Last Updated on: Apr 08, 2021
The US dollar serves as the world’s most dominant currency. Regarded as the benchmark currency, the US dollar determines the value of other currencies in the universal market.
The US dollar is also one of the most commonly used currencies in international investment and trade. Trading with the dollar is much easier than any other currency. The emergence of the dollar as an indispensable medium of exchange began after World War I placed restrictions on exchanges.
Since then, the dollar has been enjoying worldwide attention. In light of this, the Indian currency, like various others, is compared against the dollar to determine its value. But the history involved in the process of scaling the INR helps in understanding the Indian economy better.
What’s been the value of 1 USD to INR since 1947 till date?
The 1 USD to INR exchange rate has always had extreme volatility since the inception and seen plethora of fluctuations over the years. We have brought you 1 USD to INR values table ranging all the way from 1947 till date so that you can see the change in INR’s value.
|YEAR||1 USD TO INR||YEAR||1 USD TO INR|
Breaking the monotony on this legendary question–How the Indian rupee has devalued since 1947 till date? We’ve come up with a detailed answer that clarifies the smog from this long-lived question. Honestly, it is nothing more than a myth. If you are thinking that exchanging 1 USD to INR in 1947 would have got you 1 Rupee exactly, then, sadly, that’s not true. ‘Why‘ do you ask? Here’s the answer:
- When India got her independence in the year 1947- there were no outstanding credits on the
the balance sheet of India that kept Indian Rupee at parity with the US Dollar.
- Another fact that one should notice is that India was under British Raj prior to its independence thus, the Indian Rupee was pegged to Pounds then, keeping the value stable at that moment, which obviously, didn’t last long.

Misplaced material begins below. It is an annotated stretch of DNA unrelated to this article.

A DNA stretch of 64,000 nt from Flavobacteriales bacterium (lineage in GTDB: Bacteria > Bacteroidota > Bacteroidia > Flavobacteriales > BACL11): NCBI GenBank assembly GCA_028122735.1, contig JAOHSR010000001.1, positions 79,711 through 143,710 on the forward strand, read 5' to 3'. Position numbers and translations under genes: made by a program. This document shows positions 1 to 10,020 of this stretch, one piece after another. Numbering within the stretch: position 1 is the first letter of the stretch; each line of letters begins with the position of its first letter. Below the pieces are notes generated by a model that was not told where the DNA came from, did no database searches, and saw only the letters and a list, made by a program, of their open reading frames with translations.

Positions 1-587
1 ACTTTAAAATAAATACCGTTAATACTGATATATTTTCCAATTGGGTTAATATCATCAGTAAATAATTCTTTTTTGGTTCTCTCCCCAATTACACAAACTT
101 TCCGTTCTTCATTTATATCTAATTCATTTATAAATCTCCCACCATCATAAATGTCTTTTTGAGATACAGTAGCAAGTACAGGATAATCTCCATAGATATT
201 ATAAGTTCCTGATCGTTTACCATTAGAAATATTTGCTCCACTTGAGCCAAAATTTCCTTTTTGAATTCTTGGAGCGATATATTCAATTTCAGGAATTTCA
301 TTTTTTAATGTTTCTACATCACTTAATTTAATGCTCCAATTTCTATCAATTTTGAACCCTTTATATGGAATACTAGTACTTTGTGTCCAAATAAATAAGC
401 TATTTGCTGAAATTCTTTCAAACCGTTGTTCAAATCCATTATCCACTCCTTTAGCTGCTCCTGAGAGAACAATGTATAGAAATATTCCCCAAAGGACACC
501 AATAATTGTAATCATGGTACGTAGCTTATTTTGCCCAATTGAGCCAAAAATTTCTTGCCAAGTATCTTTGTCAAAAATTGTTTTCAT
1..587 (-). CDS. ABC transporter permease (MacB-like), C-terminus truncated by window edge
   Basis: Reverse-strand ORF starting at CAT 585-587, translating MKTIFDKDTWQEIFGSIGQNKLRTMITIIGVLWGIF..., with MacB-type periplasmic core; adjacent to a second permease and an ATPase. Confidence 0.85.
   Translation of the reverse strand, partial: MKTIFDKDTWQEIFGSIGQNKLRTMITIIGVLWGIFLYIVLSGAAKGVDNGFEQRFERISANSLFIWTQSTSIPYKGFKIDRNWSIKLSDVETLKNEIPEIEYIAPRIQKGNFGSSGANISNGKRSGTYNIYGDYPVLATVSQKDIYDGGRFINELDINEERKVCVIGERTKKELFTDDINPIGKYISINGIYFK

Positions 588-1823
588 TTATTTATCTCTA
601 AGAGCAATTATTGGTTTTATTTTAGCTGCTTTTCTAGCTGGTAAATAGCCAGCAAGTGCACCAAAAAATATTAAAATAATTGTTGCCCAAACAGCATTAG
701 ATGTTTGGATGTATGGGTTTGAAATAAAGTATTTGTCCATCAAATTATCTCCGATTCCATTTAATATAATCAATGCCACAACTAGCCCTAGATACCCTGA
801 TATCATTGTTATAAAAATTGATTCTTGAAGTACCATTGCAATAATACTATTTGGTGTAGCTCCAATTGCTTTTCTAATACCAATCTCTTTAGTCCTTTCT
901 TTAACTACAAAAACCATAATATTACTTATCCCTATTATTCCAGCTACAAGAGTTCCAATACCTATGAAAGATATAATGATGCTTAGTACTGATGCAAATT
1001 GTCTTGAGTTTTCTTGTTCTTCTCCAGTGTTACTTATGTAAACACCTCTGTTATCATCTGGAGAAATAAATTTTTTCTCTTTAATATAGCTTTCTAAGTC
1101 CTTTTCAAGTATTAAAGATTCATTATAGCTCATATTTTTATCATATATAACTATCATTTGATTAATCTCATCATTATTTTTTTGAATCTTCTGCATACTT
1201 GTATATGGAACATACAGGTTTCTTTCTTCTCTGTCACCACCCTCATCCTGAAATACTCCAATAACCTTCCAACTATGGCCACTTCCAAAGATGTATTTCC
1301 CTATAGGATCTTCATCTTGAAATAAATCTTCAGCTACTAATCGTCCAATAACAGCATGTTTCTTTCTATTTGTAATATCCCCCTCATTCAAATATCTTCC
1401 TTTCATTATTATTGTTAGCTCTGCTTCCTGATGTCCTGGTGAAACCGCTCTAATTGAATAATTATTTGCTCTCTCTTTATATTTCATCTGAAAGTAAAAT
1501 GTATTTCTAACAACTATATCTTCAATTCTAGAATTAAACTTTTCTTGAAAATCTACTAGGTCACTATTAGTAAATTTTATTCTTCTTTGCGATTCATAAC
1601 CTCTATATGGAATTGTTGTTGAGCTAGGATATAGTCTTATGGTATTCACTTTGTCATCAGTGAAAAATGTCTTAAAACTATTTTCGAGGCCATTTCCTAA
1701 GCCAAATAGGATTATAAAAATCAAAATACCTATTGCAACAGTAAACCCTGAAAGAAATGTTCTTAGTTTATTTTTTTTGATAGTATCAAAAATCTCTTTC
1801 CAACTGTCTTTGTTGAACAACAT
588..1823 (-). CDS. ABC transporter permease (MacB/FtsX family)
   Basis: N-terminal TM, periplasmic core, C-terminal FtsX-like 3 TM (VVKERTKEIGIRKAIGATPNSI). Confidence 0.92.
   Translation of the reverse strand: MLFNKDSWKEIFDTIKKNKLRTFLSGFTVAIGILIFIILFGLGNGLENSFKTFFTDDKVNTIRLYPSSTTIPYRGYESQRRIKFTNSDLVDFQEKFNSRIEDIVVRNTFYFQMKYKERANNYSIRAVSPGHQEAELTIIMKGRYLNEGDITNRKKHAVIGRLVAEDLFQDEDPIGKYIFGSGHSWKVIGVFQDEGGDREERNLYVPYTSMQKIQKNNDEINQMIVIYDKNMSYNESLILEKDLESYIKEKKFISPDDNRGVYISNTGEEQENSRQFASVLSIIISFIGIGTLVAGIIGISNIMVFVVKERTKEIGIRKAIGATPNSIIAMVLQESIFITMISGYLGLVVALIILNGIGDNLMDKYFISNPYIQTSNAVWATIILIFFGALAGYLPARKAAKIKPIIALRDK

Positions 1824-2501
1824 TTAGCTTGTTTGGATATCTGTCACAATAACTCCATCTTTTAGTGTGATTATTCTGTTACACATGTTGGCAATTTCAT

- As reported: from 1927 to 1966, 1 pound valued to 13 INR. The arrangement ended in the year 1966 and the rupee started witnessing devaluation.
- In fact, after the independence when India launched its 5 Year Plan, the Indian Rupee resultingly used to peg with the U.S. dollar at a rate of 7.5 rupees = 1 dollar until 1971.
Another question that arises is that —What was the actual worth of 1 USD to INR in 1947 exactly?
Although, after Independence, the Indian rupee continued to peg to the British pound at a rate of 1 rupee = 1 shilling and 6 pence what can be withdrawn from the stated that as 13 1/3 rupees per British pound. However, the sources state that British pound would have worth about 4 USD at that point of time – hence, concluding that the US Dollar would’ve been more than Rs 3 then.
Note: India became a republic nation in 1950. The constitution of India came into existence in 1952. At that time 1 USD was equal to 4.16 INR or 1 USD =4.16 NCU. (NCU is National Currency Unit)
Factors Contributing To The Indian Rupee Depreciation (1 USD to INR) – History Explained
Indian currency began to be measured against the US dollar in 1947 after India gained its independence. The value of 1 INR then could be taken as 1 USD, considering that the national balance sheet was free from any credit or debit.
However, the value of Indian currency was derived from the British pound, which then was 1 £ equal to 13 INR. And owing to the absence of a standard form of currency comparison until 1944, this valuation of INR against the British pound remained dominant.
Year-wise Dollar vs. Rupee- issues from 1947 to 1967
The value of 1 INR in 1947 was 4.76 (if a direct comparison is not made). This value continued till 1966. But the Indian economy started witnessing a downfall starting from the 1950s. This was on account of the country’s credit from the international market.
The situation was worsened by the 1962 war of India and China, followed by the 1965 war of India and Pakistan, and the drought that had hit the nation in 1966. All these turned the exchange rate of 1 Dollar to INR 7.50 by the year 1967.
Further Fall in Rupee Value- 1973 Oil Crisis